“Britain continues to lag far behind other countries when it comes to maths education, even though the problems were identified more than a decade ago. In 2009, the UK came 28th in an international educational league table in maths based on the skills of 15-year-olds – well behind many European and east Asian countries.”
See the article in the Independent, here:
Looking through this list, it becomes apparent very quickly that the highest paid members of society have to be numerate.
1. Head of a major organisation
There is a great deal of statistical analysis required here for producing and understanding reports. Basic numeracy skills are needed to consider budgets, priorities, staff costs, rates, etc. A degree in Economics would be a common stepping stone to this job, which contains a great deal of maths work.
2. Medical Practictioner
Very strong maths qualifications are required to gain a place on the courses that lead to these jobs e.g. a degree in Medicine. There is also a great deal of mathematical work on these courses.
3. Senior National Government Official
Similar to the head of an organisation, there is a great deal of business management knowledge required here – Economics degrees are common.
4. Airline Pilot
To gain entry into pilot Training Programmes, candidates need to pass an exam which demonstrates strong maths skills.
5. Dental Practitioner
Similar to a degree in Medicine, a degree in Dentistry requires strong maths skills.
At the other end of the scale, the worst paid jobs were also detailed:
“GCSEs encourage “teaching to the test” and may be past their sell-by date, according to Britain’s leading business organisation.”Follow link for the original article in The Guardian here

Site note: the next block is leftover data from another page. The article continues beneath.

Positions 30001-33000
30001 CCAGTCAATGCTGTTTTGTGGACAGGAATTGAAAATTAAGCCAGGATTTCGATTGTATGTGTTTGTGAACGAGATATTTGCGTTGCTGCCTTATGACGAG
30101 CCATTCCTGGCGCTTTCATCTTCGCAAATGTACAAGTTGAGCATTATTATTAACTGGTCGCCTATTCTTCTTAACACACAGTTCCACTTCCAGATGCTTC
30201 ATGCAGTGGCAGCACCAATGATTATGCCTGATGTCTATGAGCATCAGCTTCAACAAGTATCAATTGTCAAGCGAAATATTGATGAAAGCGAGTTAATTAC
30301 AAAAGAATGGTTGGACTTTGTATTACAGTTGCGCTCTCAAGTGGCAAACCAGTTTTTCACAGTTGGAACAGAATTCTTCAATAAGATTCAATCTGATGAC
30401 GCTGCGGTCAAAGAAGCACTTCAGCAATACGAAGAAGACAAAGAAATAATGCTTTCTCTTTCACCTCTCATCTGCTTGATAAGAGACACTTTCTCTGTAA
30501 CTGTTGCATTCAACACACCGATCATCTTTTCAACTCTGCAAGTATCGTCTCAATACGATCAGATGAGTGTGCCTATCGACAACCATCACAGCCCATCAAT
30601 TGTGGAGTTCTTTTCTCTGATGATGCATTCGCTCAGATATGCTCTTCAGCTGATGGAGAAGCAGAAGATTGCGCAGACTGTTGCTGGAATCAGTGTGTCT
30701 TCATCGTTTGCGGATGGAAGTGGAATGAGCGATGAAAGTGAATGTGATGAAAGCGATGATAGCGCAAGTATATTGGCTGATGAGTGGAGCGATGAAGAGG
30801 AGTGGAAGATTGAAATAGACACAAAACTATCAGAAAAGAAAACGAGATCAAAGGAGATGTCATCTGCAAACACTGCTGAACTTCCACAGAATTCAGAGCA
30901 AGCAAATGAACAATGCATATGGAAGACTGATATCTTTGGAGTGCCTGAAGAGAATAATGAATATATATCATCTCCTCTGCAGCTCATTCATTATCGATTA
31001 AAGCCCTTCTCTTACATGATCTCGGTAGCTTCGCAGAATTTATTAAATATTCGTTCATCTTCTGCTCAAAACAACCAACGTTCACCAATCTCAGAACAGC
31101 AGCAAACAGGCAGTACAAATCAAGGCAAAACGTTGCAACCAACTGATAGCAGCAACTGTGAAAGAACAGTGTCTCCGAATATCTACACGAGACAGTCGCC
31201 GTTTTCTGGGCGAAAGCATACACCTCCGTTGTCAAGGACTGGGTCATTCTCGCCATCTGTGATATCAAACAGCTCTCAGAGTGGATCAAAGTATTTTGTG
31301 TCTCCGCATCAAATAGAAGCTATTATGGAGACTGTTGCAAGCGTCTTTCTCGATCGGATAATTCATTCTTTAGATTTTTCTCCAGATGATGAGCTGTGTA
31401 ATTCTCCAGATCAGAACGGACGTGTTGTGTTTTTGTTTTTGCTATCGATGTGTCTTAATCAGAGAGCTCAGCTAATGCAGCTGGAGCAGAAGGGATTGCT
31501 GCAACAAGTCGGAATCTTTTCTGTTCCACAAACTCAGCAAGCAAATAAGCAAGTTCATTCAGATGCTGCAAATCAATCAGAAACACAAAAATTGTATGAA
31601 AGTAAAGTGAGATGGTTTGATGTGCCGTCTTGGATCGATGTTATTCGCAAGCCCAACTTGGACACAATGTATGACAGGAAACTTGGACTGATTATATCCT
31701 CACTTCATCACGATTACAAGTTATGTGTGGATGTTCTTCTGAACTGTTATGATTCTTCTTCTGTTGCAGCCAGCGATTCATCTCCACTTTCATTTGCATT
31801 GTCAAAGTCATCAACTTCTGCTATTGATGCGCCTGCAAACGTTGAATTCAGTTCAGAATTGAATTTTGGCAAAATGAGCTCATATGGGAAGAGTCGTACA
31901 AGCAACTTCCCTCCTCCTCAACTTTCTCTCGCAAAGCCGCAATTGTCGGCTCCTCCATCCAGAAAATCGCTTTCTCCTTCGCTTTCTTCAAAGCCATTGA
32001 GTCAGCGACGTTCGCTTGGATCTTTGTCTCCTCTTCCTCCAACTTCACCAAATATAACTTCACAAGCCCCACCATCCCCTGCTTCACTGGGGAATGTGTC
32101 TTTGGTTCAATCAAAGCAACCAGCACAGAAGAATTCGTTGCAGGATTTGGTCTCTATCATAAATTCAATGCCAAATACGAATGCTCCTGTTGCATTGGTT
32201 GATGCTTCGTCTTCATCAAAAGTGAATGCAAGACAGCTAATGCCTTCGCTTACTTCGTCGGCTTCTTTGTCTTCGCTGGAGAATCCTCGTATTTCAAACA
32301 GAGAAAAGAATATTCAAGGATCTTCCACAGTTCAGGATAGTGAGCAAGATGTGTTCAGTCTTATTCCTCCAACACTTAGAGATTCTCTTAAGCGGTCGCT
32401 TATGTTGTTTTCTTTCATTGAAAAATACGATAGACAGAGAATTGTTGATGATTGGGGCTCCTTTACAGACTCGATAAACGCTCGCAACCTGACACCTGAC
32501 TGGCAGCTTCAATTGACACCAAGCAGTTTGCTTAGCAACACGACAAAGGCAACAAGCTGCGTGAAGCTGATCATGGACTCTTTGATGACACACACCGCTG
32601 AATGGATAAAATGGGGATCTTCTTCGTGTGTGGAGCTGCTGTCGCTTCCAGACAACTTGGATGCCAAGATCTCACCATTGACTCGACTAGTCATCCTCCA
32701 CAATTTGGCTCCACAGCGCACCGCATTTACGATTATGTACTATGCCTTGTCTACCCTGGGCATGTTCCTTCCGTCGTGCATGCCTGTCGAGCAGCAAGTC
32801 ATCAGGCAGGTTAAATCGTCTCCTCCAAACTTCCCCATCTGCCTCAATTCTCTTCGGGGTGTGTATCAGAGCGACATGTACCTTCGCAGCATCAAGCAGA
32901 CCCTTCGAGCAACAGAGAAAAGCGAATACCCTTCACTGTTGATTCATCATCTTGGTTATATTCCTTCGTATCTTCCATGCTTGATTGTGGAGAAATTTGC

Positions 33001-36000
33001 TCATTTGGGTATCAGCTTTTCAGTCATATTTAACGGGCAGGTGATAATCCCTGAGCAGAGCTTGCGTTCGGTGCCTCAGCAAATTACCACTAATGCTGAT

Good Luck over the coming weeks!
Here are a few exam pointers that will help you to make the most of each exam:
Before the exam:
- Get a good night’s sleep before the exam
- Have a nourishing breakfast in the morning (and lunch, if your exam is in the afternoon)
- Make sure you have the right tools for your exam. Do you need your calculator? Tracing paper? Compasses?
- Arrive in plenty of time so that you can enter the exam hall feeling calm and composed.
During the exam:
- Read ALL the instructions on the front page.
- Work through the questions methodically, allowing time to check over your answers before the exam finishes.
- Read each question carefully
- Show ALL your working, step by step
- Draw graphs and diagrams IN PENCIL
- Write your answer in the space provided, using the correct:
- format (were you asked to give the equation of a line in the form ax+by+c=0, or y=mx+c?)
- units (should your calculator be in degrees or radians mode? did you convert all measurements to cm or m?)
- accuracy (significant figures, decimal places)
- check your answer where possible (e.g. if you solved for x, check the LHS and RHS of your equation!)
- Remain relaxed during the exam – if a question makes you feel anxious, skip it and come back to it later
If you start to panic: STOP. Put down your pen, rest your hands and look straight ahead. Take a couple of deep, calming breaths. Remind yourself that you can get through this better if you just relax.
- Check through your answers at the end – many silly mistakes can be fixed at this time
After the exam:
- Relax. DON’T dwell on what you might have done right or wrong.
- Take a moment to be proud of yourself for trying your best.
- Move on to revision for your next exam.
Please also read this BBC Article about general exam technique for some pointers.
A new City & Guilds report shows that while teenagers recognise that maths can be useful in real life, they feel that the maths taught at school can be irrelevant to their needs